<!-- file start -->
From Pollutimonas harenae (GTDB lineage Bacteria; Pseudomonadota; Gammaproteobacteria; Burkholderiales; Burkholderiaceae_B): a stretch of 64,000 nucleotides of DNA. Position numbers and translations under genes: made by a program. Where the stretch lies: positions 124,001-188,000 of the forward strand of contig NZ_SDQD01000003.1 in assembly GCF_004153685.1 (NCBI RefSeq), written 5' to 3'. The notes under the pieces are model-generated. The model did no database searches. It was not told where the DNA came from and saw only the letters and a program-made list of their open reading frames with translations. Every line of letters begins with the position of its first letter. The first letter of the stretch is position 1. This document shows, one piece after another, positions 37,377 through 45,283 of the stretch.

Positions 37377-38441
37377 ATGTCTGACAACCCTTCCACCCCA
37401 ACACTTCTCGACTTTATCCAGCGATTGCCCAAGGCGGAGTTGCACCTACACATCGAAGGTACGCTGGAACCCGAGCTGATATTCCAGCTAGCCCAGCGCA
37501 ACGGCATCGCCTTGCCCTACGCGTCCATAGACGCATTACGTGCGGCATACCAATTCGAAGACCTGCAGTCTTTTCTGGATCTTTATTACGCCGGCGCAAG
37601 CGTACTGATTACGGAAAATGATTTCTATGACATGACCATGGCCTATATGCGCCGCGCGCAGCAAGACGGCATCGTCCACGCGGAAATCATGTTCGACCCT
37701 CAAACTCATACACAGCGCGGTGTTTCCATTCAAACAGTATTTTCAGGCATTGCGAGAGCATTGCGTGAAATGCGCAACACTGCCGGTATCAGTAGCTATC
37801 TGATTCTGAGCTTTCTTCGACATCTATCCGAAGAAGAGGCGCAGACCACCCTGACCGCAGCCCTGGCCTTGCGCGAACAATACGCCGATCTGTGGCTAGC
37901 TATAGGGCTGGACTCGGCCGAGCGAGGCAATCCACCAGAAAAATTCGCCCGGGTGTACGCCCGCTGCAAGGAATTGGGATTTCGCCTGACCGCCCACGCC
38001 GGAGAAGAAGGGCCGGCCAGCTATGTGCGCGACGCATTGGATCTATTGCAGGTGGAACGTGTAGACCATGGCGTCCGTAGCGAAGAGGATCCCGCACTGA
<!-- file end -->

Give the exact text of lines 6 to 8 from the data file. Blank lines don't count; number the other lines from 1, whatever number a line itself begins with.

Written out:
37601 CGTACTGATTACGGAAAATGATTTCTATGACATGACCATGGCCTATATGCGCCGCGCGCAGCAAGACGGCATCGTCCACGCGGAAATCATGTTCGACCCT
37701 CAAACTCATACACAGCGCGGTGTTTCCATTCAAACAGTATTTTCAGGCATTGCGAGAGCATTGCGTGAAATGCGCAACACTGCCGGTATCAGTAGCTATC
37801 TGATTCTGAGCTTTCTTCGACATCTATCCGAAGAAGAGGCGCAGACCACCCTGACCGCAGCCCTGGCCTTGCGCGAACAATACGCCGATCTGTGGCTAGC